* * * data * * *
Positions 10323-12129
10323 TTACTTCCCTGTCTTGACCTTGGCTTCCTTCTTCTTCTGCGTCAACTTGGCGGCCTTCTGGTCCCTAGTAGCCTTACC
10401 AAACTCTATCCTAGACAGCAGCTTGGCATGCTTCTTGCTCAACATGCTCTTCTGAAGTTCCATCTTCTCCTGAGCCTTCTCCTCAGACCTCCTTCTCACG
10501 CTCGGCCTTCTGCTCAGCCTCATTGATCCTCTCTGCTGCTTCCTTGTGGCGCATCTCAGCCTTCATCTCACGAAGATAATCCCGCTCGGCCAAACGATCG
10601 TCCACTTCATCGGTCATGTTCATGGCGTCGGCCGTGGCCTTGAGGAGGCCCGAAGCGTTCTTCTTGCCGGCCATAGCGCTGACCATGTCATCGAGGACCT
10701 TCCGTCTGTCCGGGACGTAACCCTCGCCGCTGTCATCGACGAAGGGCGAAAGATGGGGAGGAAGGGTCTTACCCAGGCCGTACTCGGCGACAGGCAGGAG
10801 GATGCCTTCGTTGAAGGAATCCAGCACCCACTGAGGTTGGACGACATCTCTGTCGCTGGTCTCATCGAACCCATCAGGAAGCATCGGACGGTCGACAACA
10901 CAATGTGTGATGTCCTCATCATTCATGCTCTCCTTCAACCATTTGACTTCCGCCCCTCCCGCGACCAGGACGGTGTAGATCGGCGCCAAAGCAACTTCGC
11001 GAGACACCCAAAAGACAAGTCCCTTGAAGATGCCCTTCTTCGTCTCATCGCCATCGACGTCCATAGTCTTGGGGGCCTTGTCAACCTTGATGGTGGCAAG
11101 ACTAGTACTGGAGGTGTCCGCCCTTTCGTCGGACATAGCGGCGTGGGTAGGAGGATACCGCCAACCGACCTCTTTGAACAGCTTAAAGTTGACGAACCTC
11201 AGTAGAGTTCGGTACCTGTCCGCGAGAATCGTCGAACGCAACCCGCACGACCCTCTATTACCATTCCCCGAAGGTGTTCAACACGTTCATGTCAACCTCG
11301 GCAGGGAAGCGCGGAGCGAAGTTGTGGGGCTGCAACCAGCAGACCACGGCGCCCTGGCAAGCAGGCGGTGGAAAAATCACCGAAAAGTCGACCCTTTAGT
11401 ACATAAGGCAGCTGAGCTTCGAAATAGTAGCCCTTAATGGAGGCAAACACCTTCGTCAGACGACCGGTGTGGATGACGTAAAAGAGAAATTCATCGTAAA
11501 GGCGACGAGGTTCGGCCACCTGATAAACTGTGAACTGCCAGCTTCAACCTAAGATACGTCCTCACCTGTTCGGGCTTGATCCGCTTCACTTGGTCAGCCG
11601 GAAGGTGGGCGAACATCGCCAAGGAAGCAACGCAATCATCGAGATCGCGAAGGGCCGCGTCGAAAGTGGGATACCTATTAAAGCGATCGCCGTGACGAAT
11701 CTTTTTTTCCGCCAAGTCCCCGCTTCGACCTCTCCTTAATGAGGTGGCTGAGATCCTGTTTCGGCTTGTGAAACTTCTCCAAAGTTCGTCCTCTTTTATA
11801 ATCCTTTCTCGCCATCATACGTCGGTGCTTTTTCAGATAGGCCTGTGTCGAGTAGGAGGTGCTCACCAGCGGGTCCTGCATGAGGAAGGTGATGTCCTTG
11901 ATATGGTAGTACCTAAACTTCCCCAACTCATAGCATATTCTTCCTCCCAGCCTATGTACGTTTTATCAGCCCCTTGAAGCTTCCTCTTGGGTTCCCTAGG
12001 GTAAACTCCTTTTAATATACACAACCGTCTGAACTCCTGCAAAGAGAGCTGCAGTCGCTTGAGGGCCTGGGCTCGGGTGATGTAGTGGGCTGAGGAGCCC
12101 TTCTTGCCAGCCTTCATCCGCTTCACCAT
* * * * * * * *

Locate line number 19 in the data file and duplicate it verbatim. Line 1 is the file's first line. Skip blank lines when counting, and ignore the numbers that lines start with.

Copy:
12001 GTAAACTCCTTTTAATATACACAACCGTCTGAACTCCTGCAAAGAGAGCTGCAGTCGCTTGAGGGCCTGGGCTCGGGTGATGTAGTGGGCTGAGGAGCCC